MIPS member and now practising dental surgeon in Southport, Queensland shares some of his experiences from his final year.
For most dental students reaching final year is a very exciting time. Greater clinical freedom, increased clinical hours, fewer lectures, and of course, the prospect of finally becoming a dentist at the end of it all are great reasons to get excited.
I can still remember eagerly awaiting the start of final year at the end of my third year and now looking back – it definitely hasn’t disappointed – for me it has easily been the best year of the whole course. But besides all the fun and enjoyment, there are still the stresses of university responsibilities, impending work applications and the need to balance a busy life.
In your final year there is definitely an increase in the amount of clinical hours. I had more or less full weeks treating patients at various clinics such as: the Royal Dental Hospital of Melbourne, the surrounding community clinics, the Melbourne Dental Clinic (private, university-owned clinic) and also in the rural settings of Moe and Shepparton.
The various rotations provided an excellent opportunity to hone our clinical skills and experience dealing with patients of diverse cultural and socio-economic backgrounds. The rural placements particularly stood out as they had a different feel and atmosphere and we generally saw more patients than we would have in the city. There was a group of us that lived and worked together.
Typically following clinic, we would return to our living quarters and relax into the evening by making and having dinner together, reflecting on any interesting events during the day, exploring the area or studying for exams.
Final year may bring less intense assessment than previous years; however exams are still difficult as we are expected to know and understand all the material from the start of the course, plus much more. This makes sense, as we will be working autonomously as health practitioners by the end of the year – which is why a significant part of my free time was still spent revising notes. Superimposed on top of my university responsibilities were my retained duties as a sponsorship officer for the Melbourne Dental Students’ Society.
I was involved in communicating with existing and potential partners regarding sponsorships through lots of emails and meetings. At times it got hectic with all the additional work but nevertheless it was a great way to network, and a great experience overall to be part of a committee of like-minded individuals striving to provide an enhanced dental school experience for our colleagues and classmates.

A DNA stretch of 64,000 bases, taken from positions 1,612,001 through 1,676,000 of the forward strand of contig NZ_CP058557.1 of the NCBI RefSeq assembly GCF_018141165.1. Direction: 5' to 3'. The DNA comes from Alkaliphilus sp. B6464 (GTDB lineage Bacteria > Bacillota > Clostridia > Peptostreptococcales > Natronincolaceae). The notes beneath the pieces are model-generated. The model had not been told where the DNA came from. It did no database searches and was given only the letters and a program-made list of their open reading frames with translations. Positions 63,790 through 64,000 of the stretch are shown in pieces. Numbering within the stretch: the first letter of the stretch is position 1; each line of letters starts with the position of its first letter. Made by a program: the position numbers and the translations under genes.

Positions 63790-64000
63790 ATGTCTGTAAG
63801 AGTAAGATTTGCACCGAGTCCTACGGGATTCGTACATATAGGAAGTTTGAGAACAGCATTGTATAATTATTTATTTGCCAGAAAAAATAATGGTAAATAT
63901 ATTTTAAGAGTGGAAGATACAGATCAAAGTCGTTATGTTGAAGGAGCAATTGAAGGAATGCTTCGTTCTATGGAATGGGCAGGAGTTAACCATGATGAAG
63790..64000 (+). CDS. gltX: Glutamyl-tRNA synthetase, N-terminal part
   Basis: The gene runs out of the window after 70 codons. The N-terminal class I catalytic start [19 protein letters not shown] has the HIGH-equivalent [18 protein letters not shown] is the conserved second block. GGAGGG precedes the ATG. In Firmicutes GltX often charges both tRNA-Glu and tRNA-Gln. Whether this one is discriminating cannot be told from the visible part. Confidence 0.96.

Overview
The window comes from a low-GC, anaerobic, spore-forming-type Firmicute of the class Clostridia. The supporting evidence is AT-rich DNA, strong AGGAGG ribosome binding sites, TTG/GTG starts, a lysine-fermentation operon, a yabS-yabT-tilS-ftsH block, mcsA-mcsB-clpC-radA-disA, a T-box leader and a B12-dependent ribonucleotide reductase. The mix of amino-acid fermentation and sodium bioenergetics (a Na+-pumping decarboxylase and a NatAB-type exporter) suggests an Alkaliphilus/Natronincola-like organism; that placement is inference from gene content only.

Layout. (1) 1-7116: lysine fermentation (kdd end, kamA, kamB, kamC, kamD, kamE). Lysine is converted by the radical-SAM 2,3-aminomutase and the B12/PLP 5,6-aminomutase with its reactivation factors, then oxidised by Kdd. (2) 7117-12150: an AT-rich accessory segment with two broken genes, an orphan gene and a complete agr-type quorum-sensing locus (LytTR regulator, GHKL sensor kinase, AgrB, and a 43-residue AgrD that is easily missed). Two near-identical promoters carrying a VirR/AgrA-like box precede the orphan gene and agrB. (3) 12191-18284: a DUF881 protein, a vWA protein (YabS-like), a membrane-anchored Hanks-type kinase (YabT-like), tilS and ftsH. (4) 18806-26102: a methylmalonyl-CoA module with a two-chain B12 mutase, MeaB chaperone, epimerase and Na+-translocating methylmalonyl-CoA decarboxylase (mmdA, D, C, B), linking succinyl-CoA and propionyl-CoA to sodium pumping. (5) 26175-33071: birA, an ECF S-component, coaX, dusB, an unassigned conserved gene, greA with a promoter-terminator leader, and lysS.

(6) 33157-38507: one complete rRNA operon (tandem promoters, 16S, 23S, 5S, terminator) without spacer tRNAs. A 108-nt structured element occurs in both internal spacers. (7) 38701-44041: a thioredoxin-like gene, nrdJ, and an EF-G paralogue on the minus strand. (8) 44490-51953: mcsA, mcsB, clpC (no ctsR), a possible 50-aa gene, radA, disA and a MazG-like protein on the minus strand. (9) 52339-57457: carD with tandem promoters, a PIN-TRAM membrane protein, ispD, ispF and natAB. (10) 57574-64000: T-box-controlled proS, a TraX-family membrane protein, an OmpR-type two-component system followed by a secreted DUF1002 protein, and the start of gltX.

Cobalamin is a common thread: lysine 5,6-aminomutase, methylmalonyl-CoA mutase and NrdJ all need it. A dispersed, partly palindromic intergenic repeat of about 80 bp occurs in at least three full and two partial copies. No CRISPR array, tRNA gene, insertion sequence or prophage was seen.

It’s no secret that finding a job in today’s competitive market is more difficult than it has been in the past and this has been a major theme in my final year.
In my opinion, it’s fair to say that getting the dream job is unlikely first year out – our horizons will need to stretch towards rural areas usually. And we need to find ways to differentiate ourselves from the rest of the crowd. On my days off and during university breaks I often observed specialists, from all dental fields, both in private and public practice – many clinicians will be welcoming as long as you show interest and respect and ask nicely!
This was an invaluable learning experience that greatly enhanced my clinical knowledge and confidence, but also provided opportunity to meet other people directly working in the profession.
I highly recommend this path to gain more experience and build on knowledge. Towards the end of the year, I started applying for jobs that I found most suitable, such as those that provided mentorship and good clinical experience. That information was difficult to find at times, hence why networking and keeping an eye out on various platforms such as websites, social media, word-of-mouth and the Australian Dental Association was important.
But there is always time for fun! Throughout the year, I always tried to fit in time with friends and balanced it out with some ‘down-time’ for myself. At the beginning of August I volunteered with the Teddy Bear Hospital at Chadstone Shopping Centre – this proved to be a fun event where I familiarised children with the dental environment by treating their teddy bears’ ‘dental problems’.
To unwind, I spent time at a nearby gym and spent time with friends on weekends. The social events organised by the student committee were also great and served as a way of getting out of the dentistry bubble in which we as dental students so often become lost.
So in conclusion, this has been the best year in dentistry so far, so to any dental students about to start final year in 2016, there’s a lot to look forward to! It’s easy to become consumed with the new responsibilities of being a student dentist, but I’d encourage people to be active and make the most of an already great year.